Warren Averett Technology Group has recently noticed a peak in phishing scams aimed at manipulating individuals into divulging confidential or personal information through social engineering, which then may be used for fraudulent purposes. Users have recently reported that their personal and work email addresses have been used to send falsified email messages. Typically, users on the receiving end of such messages are not on high alert because they quickly recognize the sender as a coworker or friend.
We want to remind you of the threats associated with phishing schemes and raise awareness of current scams to protect your personal and business information. We also want to ensure that you are taking the necessary steps to avoid all forms of attacks and provide you with appropriate procedures to follow if a breach of security has already occurred.
Once you click on a link and input your credentials, social engineering comes in to play, and your email account may no longer be protected. A user will be asked to input a work email account and domain password. The request page will deny access and request that you try again; this leads to the user testing out all usual passwords associated with other email accounts. However, these credentials are being logged. Once the account user’s credentials have been collected, the perpetrator will log into the email account and look for useful data. After completing the search, the phisher will then email all the contacts on the account with the same scam.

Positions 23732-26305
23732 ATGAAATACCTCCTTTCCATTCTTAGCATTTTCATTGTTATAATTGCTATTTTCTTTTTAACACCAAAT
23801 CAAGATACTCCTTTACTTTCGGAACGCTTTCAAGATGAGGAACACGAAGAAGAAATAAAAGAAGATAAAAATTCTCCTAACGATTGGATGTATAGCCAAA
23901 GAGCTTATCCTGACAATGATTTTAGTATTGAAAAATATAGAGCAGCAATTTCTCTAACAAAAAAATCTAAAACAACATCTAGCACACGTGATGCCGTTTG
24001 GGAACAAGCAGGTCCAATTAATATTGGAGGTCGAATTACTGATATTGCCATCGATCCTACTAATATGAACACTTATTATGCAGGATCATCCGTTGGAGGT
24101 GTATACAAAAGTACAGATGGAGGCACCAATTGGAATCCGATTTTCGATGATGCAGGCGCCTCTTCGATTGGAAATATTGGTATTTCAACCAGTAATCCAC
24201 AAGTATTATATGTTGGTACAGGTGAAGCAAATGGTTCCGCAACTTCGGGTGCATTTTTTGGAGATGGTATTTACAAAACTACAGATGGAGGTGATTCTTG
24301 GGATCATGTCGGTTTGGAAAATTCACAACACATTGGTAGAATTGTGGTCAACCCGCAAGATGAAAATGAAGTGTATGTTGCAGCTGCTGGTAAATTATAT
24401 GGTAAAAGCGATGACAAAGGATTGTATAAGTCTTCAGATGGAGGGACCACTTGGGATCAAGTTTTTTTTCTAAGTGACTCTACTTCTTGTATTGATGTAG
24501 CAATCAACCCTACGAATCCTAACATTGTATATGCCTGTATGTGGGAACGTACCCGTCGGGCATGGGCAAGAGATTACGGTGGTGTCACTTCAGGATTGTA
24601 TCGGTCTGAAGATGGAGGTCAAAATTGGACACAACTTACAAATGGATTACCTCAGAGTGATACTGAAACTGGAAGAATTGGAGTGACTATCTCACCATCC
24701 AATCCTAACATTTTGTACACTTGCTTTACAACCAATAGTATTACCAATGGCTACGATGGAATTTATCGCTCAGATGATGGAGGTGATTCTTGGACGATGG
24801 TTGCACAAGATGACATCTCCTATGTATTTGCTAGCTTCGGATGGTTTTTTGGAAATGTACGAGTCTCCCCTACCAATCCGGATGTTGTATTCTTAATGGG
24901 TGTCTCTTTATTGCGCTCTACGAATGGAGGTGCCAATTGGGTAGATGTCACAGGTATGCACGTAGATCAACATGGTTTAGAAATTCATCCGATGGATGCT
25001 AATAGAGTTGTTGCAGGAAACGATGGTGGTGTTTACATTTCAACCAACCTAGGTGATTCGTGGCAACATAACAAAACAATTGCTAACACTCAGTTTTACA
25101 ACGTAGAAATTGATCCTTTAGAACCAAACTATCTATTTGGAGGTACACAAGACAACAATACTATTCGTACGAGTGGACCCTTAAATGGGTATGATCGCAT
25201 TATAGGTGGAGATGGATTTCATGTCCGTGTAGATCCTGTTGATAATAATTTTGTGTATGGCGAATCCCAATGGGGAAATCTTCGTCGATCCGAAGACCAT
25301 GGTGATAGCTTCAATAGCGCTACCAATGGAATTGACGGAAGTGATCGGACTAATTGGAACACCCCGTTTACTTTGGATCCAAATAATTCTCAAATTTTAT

Attacks such as these tend to spread quickly, so how can they be avoided? Do not, under any circumstance, click on links within emails. If you receive a link from a known contact, call the sender for confirmation. Email communication can and will be intercepted. If you receive an email that gives you cause to be unsure, do not hesitate to send it to the Warren Averett Technology Group Resource Center for review.
However, if you have already entered your credentials and would like to ensure the attackers cannot complete their mission, what should you do? Call the Resource Center. We will change your password immediately. If you are changing your own password, be sure to use characters that you have not used previously. The more difficult the password, the safer you are. We will then look through our account to see if attackers have set any forwarding rules which would allow them to continue to send the scam, and we will be able to monitor if any of your contacts have received a phishing email from your account.
Should you come in contact with a phishing scam, you should always err on the side of caution and involve Warren Averett Technology Group immediately. The Warren Averett Technology Group Resource Center can be reached via phone at 888.419.9090 or via email at email@example.com.